Harry Grindell Matthews

Inventor of the Luminaphone, the Sky Projector and the legendary "Death Ray"

Description:

Harry Grindell Matthews is the greatest scientist the world will never know.

But the only thing anyone remembers, if they remember him at all, is the “Death Ray.”

If you can find him and convince him, he’s capable of producing technology decades ahead of it’s time. Of course, if you can find him, so could…less noble souls.

Bio:

During The Great War he developed wireless communication for aviators (the Aerophone) as well as an avionics auto-righting device (essentially an autopilot). He developed a system using light to find submarines decades before sonar, and developed a sound motion picture camera years before Hollywood was ready to buy one (Who’d want to hear actors talk?). He developed a remote controlled boat (using light beams rather than radio waves) and a “Sky Projector” (the bat signal), as well as the luminaphone, which played like a keyboard and turned lights into sound. He developed the Aerial Torpedo, a surprisingly sophisticated surface to air anti-aircraft missile system, and was working on a rocket plane at the time of his death.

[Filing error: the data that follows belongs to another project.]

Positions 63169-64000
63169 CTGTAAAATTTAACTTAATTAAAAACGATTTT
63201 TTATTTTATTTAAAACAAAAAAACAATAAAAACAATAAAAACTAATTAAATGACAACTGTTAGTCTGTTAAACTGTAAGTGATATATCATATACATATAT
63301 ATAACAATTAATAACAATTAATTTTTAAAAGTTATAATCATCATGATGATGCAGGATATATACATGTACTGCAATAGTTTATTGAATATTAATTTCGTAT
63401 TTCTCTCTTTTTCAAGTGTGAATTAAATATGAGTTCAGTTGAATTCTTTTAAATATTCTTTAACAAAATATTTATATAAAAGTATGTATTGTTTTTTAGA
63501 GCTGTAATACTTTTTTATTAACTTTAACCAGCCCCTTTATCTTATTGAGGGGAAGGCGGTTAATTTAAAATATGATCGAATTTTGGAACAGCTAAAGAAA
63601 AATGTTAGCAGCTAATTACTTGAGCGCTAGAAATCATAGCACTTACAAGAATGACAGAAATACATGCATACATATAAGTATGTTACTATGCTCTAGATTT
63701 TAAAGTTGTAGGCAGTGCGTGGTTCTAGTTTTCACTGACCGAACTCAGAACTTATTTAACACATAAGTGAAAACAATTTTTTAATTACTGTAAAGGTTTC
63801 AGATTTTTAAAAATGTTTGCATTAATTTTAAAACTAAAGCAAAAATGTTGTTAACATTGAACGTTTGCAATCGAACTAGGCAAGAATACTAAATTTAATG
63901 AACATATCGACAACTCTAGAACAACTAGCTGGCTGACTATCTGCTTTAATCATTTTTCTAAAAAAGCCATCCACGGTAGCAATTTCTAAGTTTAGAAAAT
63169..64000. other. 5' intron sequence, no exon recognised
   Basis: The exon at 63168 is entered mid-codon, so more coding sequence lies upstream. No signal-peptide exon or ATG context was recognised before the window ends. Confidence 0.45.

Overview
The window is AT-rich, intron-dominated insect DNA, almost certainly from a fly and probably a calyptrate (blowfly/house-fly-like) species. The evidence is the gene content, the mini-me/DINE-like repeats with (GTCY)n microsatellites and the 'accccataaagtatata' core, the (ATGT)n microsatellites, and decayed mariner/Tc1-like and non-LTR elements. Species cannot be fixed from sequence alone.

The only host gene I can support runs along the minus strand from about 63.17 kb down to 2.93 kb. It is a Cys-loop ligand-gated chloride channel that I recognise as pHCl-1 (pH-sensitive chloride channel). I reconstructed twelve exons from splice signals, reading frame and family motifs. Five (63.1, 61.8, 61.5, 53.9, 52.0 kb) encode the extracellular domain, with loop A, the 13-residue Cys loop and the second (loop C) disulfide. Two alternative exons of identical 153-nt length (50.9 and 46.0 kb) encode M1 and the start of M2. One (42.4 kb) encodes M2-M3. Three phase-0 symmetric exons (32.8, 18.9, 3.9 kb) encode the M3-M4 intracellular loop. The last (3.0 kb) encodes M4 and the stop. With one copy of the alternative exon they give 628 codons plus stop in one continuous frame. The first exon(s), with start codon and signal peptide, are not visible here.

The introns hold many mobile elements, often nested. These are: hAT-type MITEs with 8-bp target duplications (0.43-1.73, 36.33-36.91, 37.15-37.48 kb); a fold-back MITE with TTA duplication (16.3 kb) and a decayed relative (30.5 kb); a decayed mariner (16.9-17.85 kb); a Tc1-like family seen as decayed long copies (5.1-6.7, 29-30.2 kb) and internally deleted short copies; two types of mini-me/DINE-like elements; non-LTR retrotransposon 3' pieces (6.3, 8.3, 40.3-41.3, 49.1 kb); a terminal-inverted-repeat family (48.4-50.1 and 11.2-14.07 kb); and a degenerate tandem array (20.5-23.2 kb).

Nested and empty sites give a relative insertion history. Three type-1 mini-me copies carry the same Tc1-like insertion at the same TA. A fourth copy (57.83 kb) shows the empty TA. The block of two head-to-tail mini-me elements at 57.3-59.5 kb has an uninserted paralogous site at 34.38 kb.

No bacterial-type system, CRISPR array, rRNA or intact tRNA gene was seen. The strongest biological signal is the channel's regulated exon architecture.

But the only thing anyone remembers, if they remember him at all, is the “Death Ray.”

In the mid-twenties, Matthews designed a device that used directed electricity to assault a target. He was able to light an Osglim lamp, melt plate glass, explode gunpowder, kill vermin and stop a small petrol engine at a distance of sixty-four feet.

When the English Government declined to fund the research, Matthews prepared to go to France. Fearful of the technology in the hands of another country, even an ally, the British passed an injunction preventing him from selling or developing his device for “the remote projection of invisible high frequency electricity.” Disgusted, Matthews crossed the pond and opened a lab in New York City.

Harry Grindell Matthews

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